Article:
1. Presidential election 2017: Narendra Modi wanted a candidate who would have suitable stature, not be perceived as rubber stamp

Presidential election 2017: Narendra Modi wanted a candidate who would have suitable stature, not be perceived as rubber stamp

Narendra Modi wanted a presidential candidate who would have suitable stature, not be perceived as a rubber stamp and also send a social message.

By: | Published: June 25, 2017 6:16 AM
Narendra Modi, presidential candidate, RSS, Narendra Jadhav, Presidential elections, Thaawarchand Gehlot, Sushma Swaraj, BJP, Nitish Kumar, Randeep Surjewala, Amit Shah, Pranab Mukherjee, presidential nominees Names such as Jharkhand governor Draupadi Murmu and minister for social justice Thaawarchand Gehlot, SC and ST, respectively, were in the shortlist. (Image: PTI)

Cleared in 2 minutes
Narendra Modi wanted a presidential candidate who would have suitable stature, not be perceived as a rubber stamp and also send a social message. The RSS stipulated that this was a once-in-a-lifetime opportunity to select a candidate from the Sangh parivar, which was the reason nominated Rajya Sabha MP Narendra Jadhav was considered unsuitable. Names such as Jharkhand governor Draupadi Murmu and minister for social justice Thaawarchand Gehlot, SC and ST, respectively, were in the shortlist. Better-known upper-caste BJP stalwarts such as LK Advani, Sumitra Mahajan, Venkaiah Naidu and Murli Manohar Joshi figured only in media speculation. A tentative bid within the BJP to moot Sushma Swaraj, who was likely to be backed by a section of the opposition, including Mamata Banerjee and Nitish Kumar with the tacit nod of the Congress, was nipped in the bud. Amit Shah, however, was convinced of Ram Nath Kovind’s suitability for the post from the beginning. He had travelled extensively with him during the 2014 campaign in UP. Kovind’s name was not opposed or even debated by anybody at the BJP’s parliamentary board. The motion was proposed by Shah and passed in two minutes.

No diaspora meet
Initially a big NRI meet was planned in Houston on the lines of the ones held earlier in New York and California during the PM’s visit to the US this month. However, the proposal was cancelled as it was felt that in the era of Donald Trump such displays of ethnic migrants’ organisational skills is frowned upon by the US government. Even Ram Madhav, who normally makes the arrangements for Modi’s interactions with the diaspora, did not accompany him on this visit since he is attending the Horasis Global Conference in Switzerland. Modi will, however, be hosting a meet with representatives from various Indian organisations in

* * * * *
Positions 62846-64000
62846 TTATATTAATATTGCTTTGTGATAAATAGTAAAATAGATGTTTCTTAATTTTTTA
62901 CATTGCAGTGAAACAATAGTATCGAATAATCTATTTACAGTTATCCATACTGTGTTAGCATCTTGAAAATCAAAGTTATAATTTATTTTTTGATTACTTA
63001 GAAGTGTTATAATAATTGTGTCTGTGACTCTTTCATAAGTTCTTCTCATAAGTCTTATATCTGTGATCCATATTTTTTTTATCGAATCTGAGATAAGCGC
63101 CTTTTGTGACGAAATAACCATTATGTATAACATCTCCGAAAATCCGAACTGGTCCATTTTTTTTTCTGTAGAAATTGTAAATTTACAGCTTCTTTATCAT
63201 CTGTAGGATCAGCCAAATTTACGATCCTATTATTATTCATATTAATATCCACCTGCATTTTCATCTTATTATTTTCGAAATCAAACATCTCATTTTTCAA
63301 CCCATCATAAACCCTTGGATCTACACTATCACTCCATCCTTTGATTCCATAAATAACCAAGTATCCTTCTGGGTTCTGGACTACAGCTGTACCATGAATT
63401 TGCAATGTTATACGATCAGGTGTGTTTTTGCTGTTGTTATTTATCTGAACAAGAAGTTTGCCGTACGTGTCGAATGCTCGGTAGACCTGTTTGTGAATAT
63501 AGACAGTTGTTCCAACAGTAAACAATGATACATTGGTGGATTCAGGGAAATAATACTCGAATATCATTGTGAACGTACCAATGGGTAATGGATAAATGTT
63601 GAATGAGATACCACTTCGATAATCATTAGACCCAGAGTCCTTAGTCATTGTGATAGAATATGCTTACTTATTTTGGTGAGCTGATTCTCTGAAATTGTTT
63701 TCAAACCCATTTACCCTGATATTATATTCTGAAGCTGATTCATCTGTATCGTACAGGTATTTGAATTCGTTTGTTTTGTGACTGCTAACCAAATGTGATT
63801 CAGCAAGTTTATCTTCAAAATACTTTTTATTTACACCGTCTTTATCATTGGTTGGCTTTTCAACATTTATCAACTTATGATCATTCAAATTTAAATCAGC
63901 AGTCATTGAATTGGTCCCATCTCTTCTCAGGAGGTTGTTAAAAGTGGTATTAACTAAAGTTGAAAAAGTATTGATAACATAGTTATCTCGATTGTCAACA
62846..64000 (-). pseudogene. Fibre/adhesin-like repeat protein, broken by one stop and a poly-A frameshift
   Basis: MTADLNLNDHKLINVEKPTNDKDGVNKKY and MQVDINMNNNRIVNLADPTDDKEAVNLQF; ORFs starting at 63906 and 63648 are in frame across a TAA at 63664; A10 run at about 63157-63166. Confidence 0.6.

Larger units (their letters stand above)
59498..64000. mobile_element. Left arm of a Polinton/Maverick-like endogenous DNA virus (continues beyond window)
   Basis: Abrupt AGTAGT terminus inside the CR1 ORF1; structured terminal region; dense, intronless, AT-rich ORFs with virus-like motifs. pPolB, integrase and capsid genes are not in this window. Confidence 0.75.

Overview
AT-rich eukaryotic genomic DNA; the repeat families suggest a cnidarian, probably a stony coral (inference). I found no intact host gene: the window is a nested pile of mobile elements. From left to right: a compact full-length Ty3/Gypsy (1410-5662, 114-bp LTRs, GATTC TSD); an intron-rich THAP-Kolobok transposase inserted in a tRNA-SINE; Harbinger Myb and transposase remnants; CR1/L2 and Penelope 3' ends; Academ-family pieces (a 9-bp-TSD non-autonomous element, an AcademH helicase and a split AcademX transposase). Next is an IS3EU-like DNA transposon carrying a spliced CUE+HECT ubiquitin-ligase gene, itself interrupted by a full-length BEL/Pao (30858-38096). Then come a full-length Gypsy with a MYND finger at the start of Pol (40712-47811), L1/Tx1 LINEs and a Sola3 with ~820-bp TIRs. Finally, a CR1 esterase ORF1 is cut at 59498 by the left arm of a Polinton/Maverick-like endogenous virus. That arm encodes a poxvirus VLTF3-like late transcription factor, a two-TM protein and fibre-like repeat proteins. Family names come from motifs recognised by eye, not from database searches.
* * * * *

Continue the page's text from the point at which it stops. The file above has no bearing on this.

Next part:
the US.

Tweet makeover
Congress media in-charge Randeep Surjewala and the other members of his team met at Lodhi restaurant in Delhi to do a bit of brainstorming on behalf of Rahul Gandhi. The Congress vice-president left abruptly for a trip to Italy in the middle of important developments back home, including the farmers’ agitations in several states and the selection of a candidate for President of India. Gandhi’s tweet announcing his trip simply mentioned that he had gone on holiday to meet his grandmother. The spin doctors felt that Gandhi should have mentioned that his grandmother was 93 years old and ailing. After much deliberation, the media team decided that Gandhi should put out a tweet that wherever he is, he is monitoring developments back home. Incidentally, Gandhi was abroad on his 47th birthday, an age at which he can no longer be considered youthful, in fact, he is well into middle age.

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Chatur baniya hailed
In Gujarat, Amit Shah’s remark describing Gandhi being a ‘chatur baniya’ is not seen as an insult but a compliment. Shah would know, he is a baniya himself and though some make the mistake of categorising him as a Jain baniya he is, in fact, a Vaishnavite. On June 17, while visiting Mumbai, Shah took time off to be felicitated in a packed auditorium by the Shree Navgam Visanagar Vanik Samaj. The Samaj is a society for Vaishnavite baniya migrants from nine villages around Mansa, Gujarat, who have migrated to Mumbai. Mansa near Mehsana is Shah’s home village. The Vanik Samaj surprised Shah by producing an entire documentary film on him from his childhood to his college days with rare pictures of him, his family and his ancestors.

No consensus
As part of the committee to form a consensus on the candidate for president, Venkaiah Naidu and Rajnath Singh met Sonia Gandhi. But instead of mutual agreement there was a disagreement. Naidu explained that Amit Shah had set up the committee to keep the opposition in the loop. Gandhi responded curtly, pointing out that BJP should first come out with a name; the opposition needed to know if the candidate was an RSS man. Naidu shot back that the BJP was not taken into confidence by the Congress when it selected Pratibha Patil and Pranab Mukherjee as presidential nominees.

Flagging his nationalism
Telangana chief minister K Chandrasekhar Rao has tried to outdo the BJP on playing the nationalist card. He has issued a directive that mammoth-sized tricolour flags and flag poles be erected at all district headquarters in the state. Last year, the CM had a huge flag on a 291-foot-high flag mast installed in Hyderabad. The chief minister has ordered that flag poles in other districts should be at least 100-feet-high.

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